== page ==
It’s 10:30 a.m. and you’ve had a busy morning. You reach for a snack to help carry you to lunch. What do you reach for? A cookie? Another cup of coffee? Many of us have developed patterns of behavior that lead us to select certain foods. Or we’re in a work environment where a variety of choices, both healthy and less healthy, are available. As a registered dietitian nutritionist, many of my clients struggle with selecting “smart snacks.”. While they can be nutritious, many are packed with added sugars, preservatives and sodium. Let’s explore what makes a balanced snack, key areas to focus on and the importance of meal timing and environment.
Building better balance
Have you ever noticed your energy increase after you’ve had a cupcake or slice of toast? Carbohydrates, found in pasta, potatoes and yogurt, are our body’s primary fuel source. When we feel hungry or tired, we’re more likely to reach for a high-carb food to fuel our bodies. To help prevent the dip in energy we can experience post-carb intake, it’s important to pair that carbohydrate with some protein or fat. For example, enjoy a banana with a tablespoon of nut butter, several dates stuffed with a dairy-free cheese or hummus spread onto a small tortilla with sliced raw veggies.
What should you be including in your snacks?
- FILL UP ON FIBER
Fiber helps keep you fuller for longer by slowing the rate at which the stomach empties. Women, aim for 25 g/day. Men, aim for 38g/day. Berries, beans, nuts, seeds and oatmeal are all great sources. Opt for fruits and vegetables with a skin (apple, berries) vs. a peel (banana, orange) for an extra fiber boost.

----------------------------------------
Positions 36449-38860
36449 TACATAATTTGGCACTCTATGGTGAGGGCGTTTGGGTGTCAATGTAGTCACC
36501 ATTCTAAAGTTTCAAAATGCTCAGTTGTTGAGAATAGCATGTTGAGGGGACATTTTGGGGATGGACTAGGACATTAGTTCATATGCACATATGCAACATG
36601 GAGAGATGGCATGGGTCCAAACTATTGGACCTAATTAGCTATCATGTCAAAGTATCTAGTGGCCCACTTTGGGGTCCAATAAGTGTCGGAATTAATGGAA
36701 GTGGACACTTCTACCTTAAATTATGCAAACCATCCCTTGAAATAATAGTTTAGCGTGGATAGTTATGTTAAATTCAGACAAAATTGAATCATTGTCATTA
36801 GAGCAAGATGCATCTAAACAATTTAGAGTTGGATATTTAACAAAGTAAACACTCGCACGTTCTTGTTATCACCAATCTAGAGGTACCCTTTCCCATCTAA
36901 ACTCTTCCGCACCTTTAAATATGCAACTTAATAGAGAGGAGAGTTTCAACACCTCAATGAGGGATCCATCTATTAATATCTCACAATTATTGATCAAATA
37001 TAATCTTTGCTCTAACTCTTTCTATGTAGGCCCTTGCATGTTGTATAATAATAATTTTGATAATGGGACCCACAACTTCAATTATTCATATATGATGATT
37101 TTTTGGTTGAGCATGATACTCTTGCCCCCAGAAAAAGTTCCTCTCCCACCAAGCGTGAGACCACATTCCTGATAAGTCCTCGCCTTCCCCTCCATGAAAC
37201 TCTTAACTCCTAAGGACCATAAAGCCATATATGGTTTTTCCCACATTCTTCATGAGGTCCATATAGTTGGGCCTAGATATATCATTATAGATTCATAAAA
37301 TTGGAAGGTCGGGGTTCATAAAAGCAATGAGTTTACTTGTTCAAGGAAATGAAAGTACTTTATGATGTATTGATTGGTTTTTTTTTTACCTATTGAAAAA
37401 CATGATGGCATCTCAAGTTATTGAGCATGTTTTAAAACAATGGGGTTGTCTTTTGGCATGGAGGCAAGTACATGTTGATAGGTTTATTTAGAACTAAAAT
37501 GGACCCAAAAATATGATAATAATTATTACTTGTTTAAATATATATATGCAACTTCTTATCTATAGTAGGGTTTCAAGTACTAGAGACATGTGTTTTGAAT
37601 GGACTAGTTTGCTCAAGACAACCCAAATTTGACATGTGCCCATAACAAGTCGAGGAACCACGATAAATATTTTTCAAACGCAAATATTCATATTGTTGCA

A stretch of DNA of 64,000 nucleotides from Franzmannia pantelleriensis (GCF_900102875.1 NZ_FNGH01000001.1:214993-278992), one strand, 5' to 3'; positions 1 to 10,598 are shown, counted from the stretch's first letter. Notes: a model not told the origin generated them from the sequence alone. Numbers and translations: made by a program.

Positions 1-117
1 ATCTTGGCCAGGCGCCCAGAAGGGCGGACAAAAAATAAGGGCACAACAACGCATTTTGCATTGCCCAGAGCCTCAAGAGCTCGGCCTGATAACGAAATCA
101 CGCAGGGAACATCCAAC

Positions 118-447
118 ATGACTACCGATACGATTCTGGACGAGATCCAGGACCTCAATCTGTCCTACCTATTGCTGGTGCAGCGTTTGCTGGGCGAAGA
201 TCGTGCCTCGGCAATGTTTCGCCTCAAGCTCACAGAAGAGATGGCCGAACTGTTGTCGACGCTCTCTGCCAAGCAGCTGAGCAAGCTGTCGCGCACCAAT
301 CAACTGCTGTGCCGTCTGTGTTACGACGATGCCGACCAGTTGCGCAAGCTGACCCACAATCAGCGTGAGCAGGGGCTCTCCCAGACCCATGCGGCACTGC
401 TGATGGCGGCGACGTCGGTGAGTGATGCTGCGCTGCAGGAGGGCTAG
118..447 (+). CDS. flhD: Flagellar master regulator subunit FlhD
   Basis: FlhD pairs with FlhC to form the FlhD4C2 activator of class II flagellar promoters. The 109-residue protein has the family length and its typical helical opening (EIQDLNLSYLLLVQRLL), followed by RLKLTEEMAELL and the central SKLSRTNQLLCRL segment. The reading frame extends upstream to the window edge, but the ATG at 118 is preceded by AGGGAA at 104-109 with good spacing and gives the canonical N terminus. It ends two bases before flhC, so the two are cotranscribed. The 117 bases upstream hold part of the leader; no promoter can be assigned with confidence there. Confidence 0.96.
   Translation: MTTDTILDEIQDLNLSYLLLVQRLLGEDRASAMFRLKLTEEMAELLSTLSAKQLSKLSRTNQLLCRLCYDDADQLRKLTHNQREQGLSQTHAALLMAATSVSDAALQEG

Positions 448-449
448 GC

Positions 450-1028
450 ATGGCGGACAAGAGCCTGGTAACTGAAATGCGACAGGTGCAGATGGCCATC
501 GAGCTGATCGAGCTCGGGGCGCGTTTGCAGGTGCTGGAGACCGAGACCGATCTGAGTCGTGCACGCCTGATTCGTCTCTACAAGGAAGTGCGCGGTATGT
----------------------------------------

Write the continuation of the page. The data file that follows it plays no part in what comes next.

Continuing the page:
- PACK IN PROTEIN
Protein takes more energy for us to breakdown than refined carbohydrates, helping us to keep us full and our hunger at bay. Depending on activity level and body composition, we need ~0.8 grams/kg of protein/day, meaning a 150 lb person needs ~54 grams per day. Add plant-based proteins such as edamame, hemp seeds and tofu to boost your intake of anti-inflammatory foods.
- SET DOWN THE SALT
While giving food flavor and extending the shelf life of snacks, sodium can stimulate our appetite. Top sources include bread, packaged foods, cured meats, cheeses and canned goods. The current recommendation is 2,300 mg/day of sodium, equivalent to 1 tsp. of salt.* Look for “low sodium” or “no sodium added” products, dilute salty spreads by blending in tofu or plain dairy-free yogurt and include potassium-rich foods such as bananas and lentils to help offset sodium in the body.
How do meal timing and environment play a role?
AVOID SKIPPING SNACKS
When we go for a period of time without eating, ghrelin, our hunger-stimulating hormone, starts to kick in. Secreted mainly from the stomach lining, it signals our brain that it's time to eat. Ghrelin works on a cycle; levels build before we eat and drop after a meal. This happens naturally about every four hours. So eating every 3 - 4 hours will help to stabilize our hunger levels.
MODIFY YOUR ENVIRONMENT
Out of sight, out of mind. Keep tempting treats out of the house; make it an extra effort to obtain these treats by walking or driving to the store. Stash healthier options, like fresh fruit, on the countertop in attractive containers and keep less healthy items, like leftover pizza, wrapped in foil toward the back of the fridge.
While it’s important to be mindful about your snack habits and food choices, it’s also important to give yourself a break. Restricting food choices and telling yourself “I can’t have this” day in, day out, is exhausting. As a result of this mental exhaustion, we’re likely to overindulge when our stress levels are maxed out. Plan ahead and enjoy a treat on a regular basis!